In recent conversations with self-storage owners, I’ve noticed the majority are enjoying stabilized revenue and, in some cases, increased revenue over the last six to 12 months. Most don’t realize that they’ve made or lost money, not because they’re in the self-storage business, but because they’re in the real estate business.
While an increase in revenue is creating more cash flow for owners, the real opportunity today lies in the arbitrage between capitalization (cap) rates and interest rates on which a real estate investor can capitalize. Arbitrage is usually thought of as a high finance concept, but there are some viable opportunities that might be available in the world of self-storage. It means an investor can take advantage of some pricing or other discrepancies in the marketplace.
In its simplest form, a cap rate is the return a buyer demands on an investment without taking leverage into consideration. For example, if a buyer is willing to pay an 8 percent cap rate for a property, every dollar of net operating income (NOI) would be worth $12.50 in value ($1 / .08 = $12.50). If the cap rate is 9 percent, every dollar of NOI would be worth $11.11 ($1 / .09 = $11.11).
As you can see, lower cap rates equate to higher values and higher cap rates equal lower values. Thus, the cap rate has more to do with the property value than the actual day-to-day operation. In reality, the buyer is purchasing the income stream rather than the property. Although I’ve used a generic illustration here, it’s important to note cap rates are property- and market-specific, and there’s no standardized cap rate that fits every property.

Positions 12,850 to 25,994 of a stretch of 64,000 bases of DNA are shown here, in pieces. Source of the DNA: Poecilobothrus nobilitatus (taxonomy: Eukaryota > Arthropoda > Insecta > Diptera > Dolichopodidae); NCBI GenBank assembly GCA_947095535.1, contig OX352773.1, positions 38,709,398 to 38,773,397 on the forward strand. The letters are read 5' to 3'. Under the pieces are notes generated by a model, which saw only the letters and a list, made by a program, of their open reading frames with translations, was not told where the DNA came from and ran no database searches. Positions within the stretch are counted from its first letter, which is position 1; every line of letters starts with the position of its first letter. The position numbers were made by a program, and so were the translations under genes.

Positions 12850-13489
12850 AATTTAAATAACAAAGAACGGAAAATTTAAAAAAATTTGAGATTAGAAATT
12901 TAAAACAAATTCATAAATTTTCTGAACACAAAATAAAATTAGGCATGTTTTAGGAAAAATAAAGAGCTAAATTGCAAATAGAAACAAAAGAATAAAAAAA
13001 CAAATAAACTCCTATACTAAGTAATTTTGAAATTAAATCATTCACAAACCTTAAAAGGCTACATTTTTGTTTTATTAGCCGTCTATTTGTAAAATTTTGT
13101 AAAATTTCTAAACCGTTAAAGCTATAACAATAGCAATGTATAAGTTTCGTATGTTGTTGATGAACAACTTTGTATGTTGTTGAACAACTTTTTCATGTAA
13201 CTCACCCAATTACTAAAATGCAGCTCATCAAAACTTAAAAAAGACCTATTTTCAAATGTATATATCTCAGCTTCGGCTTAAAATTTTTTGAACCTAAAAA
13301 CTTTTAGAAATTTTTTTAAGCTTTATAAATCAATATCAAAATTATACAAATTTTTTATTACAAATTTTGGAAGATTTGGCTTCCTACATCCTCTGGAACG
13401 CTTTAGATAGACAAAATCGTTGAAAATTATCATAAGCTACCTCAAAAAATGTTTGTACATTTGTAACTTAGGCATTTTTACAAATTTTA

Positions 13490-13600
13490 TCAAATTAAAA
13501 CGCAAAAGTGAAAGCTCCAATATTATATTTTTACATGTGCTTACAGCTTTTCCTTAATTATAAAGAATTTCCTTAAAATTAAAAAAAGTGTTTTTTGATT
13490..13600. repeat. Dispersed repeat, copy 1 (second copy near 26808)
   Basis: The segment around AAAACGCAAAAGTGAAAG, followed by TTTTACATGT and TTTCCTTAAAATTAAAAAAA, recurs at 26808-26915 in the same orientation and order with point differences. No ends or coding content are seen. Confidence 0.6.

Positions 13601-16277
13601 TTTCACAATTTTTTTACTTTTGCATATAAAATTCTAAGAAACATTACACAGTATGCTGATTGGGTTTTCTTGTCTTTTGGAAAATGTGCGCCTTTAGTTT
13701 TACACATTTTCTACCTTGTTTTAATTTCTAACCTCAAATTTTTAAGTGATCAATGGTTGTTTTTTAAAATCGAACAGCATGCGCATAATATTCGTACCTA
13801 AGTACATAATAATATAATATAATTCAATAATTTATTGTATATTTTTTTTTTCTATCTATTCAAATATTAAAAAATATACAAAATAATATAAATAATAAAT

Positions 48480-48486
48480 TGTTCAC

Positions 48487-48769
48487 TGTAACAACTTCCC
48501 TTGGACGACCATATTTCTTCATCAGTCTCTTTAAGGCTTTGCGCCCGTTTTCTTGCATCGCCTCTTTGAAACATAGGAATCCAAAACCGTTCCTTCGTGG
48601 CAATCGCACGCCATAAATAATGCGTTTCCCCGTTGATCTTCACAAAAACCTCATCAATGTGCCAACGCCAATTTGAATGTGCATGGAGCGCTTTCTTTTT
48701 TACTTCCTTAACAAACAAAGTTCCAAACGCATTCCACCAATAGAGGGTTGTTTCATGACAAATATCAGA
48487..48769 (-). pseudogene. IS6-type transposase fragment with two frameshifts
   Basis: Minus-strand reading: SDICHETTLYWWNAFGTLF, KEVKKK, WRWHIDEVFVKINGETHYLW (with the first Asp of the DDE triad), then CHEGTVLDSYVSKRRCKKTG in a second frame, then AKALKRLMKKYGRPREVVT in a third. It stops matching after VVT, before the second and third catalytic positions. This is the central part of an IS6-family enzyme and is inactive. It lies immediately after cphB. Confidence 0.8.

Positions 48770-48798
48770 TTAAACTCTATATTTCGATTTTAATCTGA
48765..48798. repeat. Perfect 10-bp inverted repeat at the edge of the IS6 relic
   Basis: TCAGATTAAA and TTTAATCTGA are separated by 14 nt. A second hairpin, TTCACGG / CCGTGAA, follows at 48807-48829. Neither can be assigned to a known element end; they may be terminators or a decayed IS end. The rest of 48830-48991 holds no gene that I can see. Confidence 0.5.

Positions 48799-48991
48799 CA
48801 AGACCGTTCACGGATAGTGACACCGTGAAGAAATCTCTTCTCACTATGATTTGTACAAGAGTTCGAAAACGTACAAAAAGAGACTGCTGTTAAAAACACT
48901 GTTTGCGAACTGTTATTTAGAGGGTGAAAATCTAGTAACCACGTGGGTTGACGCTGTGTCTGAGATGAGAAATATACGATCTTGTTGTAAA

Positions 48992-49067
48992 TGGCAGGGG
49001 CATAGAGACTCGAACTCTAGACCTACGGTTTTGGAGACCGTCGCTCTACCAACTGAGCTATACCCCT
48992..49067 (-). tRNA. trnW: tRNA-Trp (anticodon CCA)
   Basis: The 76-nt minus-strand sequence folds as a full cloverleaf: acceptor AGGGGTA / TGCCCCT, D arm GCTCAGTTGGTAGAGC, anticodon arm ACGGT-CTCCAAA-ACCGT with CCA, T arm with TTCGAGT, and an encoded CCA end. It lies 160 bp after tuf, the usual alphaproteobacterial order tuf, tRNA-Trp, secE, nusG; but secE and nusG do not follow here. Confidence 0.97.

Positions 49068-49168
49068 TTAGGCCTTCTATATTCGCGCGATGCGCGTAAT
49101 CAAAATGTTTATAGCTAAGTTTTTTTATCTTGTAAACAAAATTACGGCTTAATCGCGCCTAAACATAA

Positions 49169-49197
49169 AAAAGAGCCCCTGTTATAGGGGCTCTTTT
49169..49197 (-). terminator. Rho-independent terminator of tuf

The Impact of Arbitrage
I took a closer look at some recent cap rates on self-storage closings and how the properties are being financed. Cap rates are ranging from 7.75 percent to 9.25 percent for stabilized properties, with the average falling somewhere around 8.25 percent.
I also looked at the financing terms most buyers are able to achieve today and observed the following: For one to 10 years, the interest rates are between 4.5 percent and 7 percent, and amortization schedules are between 20 and 30 years. This puts the spread between interest rates and cap rates somewhere between 100 to 475 basis points, with the majority being greater than 250 basis points.
The accompanying chart shows the impact arbitrage can have on a self-storage investment when the cap rate is significantly higher than the interest rate. The net result of the arbitrage between cap and interest rates is the greater the spread between them, the greater the return an investor will receive on his equity.
Clearly there’s value in understanding the benefit of some of the lowest interest rates in the last 40 years. The rewards make the game worth playing, and the trick is to make sure the spread between the cap and interest rates provides you with a return you can live with. The question to ask is how long will these opportunities last? Your guess is as good as mine, but in the game of arbitrage, it’s all about carpe diem!
Ben Vestal is president of the Argus Self Storage Sales Network, a national network of real estate brokers who specialize in self-storage. Argus provides brokerage, consulting and marketing services to self storage buyers and sellers and operates SelfStorage.com, a marketing medium and information resource for facility owners. For more information, call 800.55.STORE; e-mail firstname.lastname@example.org .